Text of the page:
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Proc Natl Acad Sci U S A. 1998 Dec 8;95(25):14640-5.

Yeast chorismate mutase in the R state: simulations of the active site.

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Department of Chemistry and Chemical Biology, Harvard University, 12 Oxford Street, Cambridge, MA 02138, USA.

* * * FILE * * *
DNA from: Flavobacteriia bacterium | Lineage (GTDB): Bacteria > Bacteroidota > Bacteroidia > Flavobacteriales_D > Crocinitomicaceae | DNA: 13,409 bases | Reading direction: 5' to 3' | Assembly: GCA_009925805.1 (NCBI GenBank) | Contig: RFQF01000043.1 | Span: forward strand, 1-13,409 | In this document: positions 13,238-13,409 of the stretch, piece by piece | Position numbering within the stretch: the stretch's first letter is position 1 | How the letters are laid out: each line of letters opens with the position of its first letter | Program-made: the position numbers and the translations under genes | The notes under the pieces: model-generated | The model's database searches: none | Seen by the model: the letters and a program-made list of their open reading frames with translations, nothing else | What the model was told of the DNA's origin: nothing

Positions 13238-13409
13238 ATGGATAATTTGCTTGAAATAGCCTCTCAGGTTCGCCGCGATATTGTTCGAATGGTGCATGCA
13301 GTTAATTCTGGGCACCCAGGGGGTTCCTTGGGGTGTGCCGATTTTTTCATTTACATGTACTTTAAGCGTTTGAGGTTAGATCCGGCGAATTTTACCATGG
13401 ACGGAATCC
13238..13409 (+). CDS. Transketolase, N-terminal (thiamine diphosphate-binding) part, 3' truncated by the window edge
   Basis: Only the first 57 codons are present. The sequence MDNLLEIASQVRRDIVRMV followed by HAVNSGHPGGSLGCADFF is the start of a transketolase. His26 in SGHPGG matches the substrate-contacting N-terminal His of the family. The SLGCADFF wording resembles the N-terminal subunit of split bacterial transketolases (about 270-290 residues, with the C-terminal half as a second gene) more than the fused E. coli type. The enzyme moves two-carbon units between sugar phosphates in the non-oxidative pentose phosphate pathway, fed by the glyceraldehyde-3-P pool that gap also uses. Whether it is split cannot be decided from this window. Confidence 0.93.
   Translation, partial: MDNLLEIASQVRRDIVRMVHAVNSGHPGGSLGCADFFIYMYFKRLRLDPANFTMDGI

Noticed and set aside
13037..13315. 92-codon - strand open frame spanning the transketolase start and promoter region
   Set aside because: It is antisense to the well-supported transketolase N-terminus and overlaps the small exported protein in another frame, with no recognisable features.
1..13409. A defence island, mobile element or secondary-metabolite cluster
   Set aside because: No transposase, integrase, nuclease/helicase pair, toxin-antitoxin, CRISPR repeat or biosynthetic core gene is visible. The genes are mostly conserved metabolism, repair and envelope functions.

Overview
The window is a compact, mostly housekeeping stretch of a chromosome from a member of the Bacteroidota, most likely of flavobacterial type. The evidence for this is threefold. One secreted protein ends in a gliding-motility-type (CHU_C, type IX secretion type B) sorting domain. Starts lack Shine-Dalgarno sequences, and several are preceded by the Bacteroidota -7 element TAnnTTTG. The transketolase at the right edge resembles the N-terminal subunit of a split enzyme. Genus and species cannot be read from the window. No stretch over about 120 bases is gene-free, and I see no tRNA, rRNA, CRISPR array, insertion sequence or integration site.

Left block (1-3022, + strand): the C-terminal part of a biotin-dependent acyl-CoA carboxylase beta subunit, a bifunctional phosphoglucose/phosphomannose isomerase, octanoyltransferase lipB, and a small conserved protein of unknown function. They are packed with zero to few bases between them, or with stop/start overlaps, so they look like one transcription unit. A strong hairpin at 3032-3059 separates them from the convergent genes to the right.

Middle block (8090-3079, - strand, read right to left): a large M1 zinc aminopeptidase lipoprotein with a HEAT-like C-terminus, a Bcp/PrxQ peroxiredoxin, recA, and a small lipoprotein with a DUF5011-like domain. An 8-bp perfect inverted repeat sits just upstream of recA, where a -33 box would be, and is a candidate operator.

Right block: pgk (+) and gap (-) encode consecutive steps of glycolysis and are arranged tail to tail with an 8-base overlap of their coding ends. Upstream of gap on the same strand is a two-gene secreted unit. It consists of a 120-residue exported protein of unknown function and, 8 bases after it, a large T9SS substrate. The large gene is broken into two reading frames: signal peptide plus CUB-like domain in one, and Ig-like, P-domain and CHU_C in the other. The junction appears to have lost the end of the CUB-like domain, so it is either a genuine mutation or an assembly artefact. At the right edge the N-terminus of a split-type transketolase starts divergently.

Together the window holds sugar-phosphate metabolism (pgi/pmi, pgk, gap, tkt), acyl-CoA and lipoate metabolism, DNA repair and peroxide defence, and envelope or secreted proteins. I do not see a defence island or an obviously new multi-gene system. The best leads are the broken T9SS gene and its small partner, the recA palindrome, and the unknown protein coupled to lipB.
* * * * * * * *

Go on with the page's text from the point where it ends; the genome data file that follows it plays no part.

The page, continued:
The isomerization of chorismate to prephenate by chorismate mutase in the biosynthetic pathway that forms Tyr and Phe involves C5---O (ether) bond cleavage and C1---C9 bond formation in a Claisen rearrangement. Development of negative charge on the ether oxygen, stabilized by Lys-168 and Glu-246, is inferred from the structure of a complex with a transition state analogue (TSA) and from the pH-rate profile of the enzyme and the E246Q mutant. These studies imply a protonated Glu-246 well above pH 7. Here, several 500-ps molecular dynamics simulations test the stability of enzyme-TSA complexes by using a solvated system with stochastic boundary conditions. The simulated systems are (i) protonated Glu-246 (stable), (ii) deprotonated Glu-246 (unstable), (iii) deprotonated Glu-246 plus one H2O between Glu-246 and the ether oxygen (unstable), (iv) the E246Q mutant (stable), and (v) addition of OH- between protonated Glu-246 and the ether oxygen. In (v), a local conformational change of Lys-168 displaced the OH- into the solvent region, suggesting a possible rate-determining step that precedes the catalytic step. In a 500-ps simulation of the enzyme complexed with the reactant chorismate or the product prephenate, no water molecule remained near the oxygen of the ligand. Calculations using the linearized Poisson-Boltzmann equation show that the effective pKa of Glu-246 is shifted from 5.8 to 8.1 as the negative charge on the ether oxygen of the TSA is changed from -0.56 electron to -0.9 electron. Altogether, these results support retention of a proton on Glu-246 to high pH and the absence of a water molecule in the catalytic steps.

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